Graduation Discrepancies

This educational assessment disaster is yet another very good reason to strongly consider replacing the current republican administration so that we might quickly halt the spread of this cancer that is strangling our nation’s future.

Even more importantly, don’t be fooled that the testing is good for your own kids, much less for the minority kids down the street.

Leave a comment

Filed under Education, Politics

Live 3D Graphics With Excel

Every time I get a chance to watch one of our finance folks over at MobiTV wield a spreadsheet, I learn some new tricks. Those financial analysis folks steeped in the arcane features of Excel seem to be able to make the software package produce ever more astounding and useful models of increasingly complex systems.

But this one takes the cake. Check out this really cool implementation of a 3D graphics rendering engine. IN EXCEL! Peter Rakos over at Gamasutra outdid himself.


This image and video pair shows the rendering system using a simple display that colors the native Excel spreadsheet cells as the calculations are being performed.

This image and video pair shows the same program using the Microsoft Office Graphics Abstraction Layer to do the rendering instead of using writes to the spreadsheet cell.

Even better, some of the spatial layout and cell computation models of spreadsheets turn out to be very useful in designing and presenting very compact and elegant representations of the rendering pipeline. This design and layout in the 2-D spreadsheet grid is massively easier to see and understand than all the simple linear text files that I coded up in my college graphics course. It also makes the interrelationships and cell/function dependencies immediately obvious, and debugging is trivial with live previews of the calculations while the program is running. High cool.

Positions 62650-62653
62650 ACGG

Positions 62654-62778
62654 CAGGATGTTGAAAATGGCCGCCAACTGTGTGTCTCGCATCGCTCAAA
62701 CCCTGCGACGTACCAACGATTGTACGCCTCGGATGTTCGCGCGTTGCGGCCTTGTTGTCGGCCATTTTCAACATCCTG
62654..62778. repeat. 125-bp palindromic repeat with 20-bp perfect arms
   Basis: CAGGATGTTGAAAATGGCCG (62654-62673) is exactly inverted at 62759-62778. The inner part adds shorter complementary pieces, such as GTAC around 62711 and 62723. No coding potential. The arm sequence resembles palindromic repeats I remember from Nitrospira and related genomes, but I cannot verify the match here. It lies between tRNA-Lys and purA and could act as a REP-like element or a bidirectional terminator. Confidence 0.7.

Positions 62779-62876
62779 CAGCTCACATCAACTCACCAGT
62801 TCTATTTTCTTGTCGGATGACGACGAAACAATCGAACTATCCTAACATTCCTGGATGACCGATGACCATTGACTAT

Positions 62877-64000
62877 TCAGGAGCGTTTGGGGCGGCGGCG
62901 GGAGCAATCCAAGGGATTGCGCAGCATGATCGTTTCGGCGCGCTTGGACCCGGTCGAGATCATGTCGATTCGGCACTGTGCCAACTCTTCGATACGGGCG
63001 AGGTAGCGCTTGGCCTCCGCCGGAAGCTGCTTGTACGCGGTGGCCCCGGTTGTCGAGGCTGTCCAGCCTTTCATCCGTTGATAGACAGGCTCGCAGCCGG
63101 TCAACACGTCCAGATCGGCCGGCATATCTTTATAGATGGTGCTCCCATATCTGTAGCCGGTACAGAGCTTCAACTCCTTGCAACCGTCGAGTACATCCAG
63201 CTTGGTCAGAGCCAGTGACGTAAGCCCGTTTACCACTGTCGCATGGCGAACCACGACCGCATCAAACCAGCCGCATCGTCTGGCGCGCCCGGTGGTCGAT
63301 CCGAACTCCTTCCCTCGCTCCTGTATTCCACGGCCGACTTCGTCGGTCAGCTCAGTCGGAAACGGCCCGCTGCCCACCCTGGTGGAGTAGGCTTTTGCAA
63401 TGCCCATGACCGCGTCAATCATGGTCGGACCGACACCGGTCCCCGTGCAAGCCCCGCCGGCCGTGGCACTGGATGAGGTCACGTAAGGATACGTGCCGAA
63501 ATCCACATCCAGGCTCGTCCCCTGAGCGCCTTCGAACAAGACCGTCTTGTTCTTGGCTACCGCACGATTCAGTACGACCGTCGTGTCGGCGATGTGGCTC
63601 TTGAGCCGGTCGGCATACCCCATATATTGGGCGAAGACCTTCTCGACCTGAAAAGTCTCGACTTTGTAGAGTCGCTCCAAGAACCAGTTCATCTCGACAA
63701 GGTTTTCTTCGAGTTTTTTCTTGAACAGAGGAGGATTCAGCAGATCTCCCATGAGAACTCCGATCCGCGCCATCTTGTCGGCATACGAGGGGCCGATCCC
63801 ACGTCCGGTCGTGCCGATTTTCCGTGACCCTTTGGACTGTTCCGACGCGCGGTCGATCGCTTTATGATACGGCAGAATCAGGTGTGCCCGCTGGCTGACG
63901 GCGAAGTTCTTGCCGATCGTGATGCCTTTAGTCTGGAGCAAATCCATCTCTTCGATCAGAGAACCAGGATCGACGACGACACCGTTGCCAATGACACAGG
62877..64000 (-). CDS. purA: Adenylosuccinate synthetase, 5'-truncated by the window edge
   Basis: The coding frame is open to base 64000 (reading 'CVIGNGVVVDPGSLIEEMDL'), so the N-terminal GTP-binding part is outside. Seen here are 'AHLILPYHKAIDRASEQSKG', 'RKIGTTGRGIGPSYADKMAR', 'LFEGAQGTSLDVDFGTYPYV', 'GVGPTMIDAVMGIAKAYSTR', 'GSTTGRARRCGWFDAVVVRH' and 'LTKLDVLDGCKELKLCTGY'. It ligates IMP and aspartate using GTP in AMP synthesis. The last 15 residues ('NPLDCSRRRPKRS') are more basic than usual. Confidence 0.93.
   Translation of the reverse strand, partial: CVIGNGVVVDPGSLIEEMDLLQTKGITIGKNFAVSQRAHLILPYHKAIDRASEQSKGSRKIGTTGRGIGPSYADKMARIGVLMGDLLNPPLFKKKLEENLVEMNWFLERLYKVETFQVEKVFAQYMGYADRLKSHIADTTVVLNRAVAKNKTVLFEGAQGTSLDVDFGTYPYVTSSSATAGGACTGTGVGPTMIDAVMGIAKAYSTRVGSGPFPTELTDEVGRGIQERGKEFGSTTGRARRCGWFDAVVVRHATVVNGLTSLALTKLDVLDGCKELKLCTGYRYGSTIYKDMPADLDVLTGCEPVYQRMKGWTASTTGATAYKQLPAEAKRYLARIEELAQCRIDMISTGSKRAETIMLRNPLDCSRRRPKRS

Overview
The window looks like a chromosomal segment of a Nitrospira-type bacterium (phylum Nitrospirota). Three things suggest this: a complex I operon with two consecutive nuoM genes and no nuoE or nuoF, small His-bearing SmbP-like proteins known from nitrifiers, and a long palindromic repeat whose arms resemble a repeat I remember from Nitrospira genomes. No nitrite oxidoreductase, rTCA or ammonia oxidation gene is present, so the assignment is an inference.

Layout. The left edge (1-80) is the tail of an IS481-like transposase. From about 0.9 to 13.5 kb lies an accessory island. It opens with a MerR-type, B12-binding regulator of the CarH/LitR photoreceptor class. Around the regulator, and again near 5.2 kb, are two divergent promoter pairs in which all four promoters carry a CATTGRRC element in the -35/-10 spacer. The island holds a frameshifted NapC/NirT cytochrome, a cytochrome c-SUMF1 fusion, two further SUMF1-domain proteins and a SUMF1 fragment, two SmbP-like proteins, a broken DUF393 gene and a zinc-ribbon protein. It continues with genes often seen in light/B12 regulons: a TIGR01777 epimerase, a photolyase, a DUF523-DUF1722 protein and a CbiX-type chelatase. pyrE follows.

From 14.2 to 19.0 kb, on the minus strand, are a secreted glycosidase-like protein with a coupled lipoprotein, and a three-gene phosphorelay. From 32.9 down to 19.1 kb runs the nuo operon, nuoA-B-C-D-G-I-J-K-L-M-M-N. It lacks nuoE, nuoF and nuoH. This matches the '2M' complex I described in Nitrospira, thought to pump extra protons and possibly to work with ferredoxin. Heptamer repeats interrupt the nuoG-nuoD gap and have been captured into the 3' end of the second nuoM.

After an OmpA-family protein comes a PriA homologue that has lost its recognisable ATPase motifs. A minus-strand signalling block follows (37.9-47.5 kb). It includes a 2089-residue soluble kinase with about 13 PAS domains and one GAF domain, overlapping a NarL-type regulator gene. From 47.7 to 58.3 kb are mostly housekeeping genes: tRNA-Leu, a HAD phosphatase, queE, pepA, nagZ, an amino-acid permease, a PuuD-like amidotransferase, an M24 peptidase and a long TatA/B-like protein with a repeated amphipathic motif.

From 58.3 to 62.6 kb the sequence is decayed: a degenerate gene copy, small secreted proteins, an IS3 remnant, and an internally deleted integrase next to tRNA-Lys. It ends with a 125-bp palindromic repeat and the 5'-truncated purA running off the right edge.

“The yellow color marks the user-defined parameters and green color indicates the engine-calculated values. Numbered areas contain the following data:

  1. Parameters of the perspective projection
  2. 3D coordinates of the objects’ points (relative to their center)
  3. Shift and rotation matrix (further details can be found e.g. at http://en.wikipedia.org/wiki/3D_projection)
  4. Parameters of the rotation
  5. 3D absolute coordinates of the points after the shift and rotation
  6. 2D coordinates of the points after the perspective projection
  7. Screen coordinates of the points
  8. End points of the objects’ edges
  9. Formula of an element in the shift and rotation matrix. Simplicity and compactness are clearly visible.”

    Now I don’t think anyone currently expects this to evolve into a real 3D simulation system, but it does point to some very interesting 2D layout programming paradigms that might very well turn out to be VERY useful in developing more complex software. It wouldn’t surprise me if the professional code development environments evolve towards this sort of thing within the next few years. And of course, 3D environments are just a step away.

    And I have a whole new animation tool for my next presentation!

    Check out the whole post here.

    1 Comment

    Filed under Computer Science, Graphics

    Earth As Seen From Mars

    Leave a comment

    Filed under Astronomy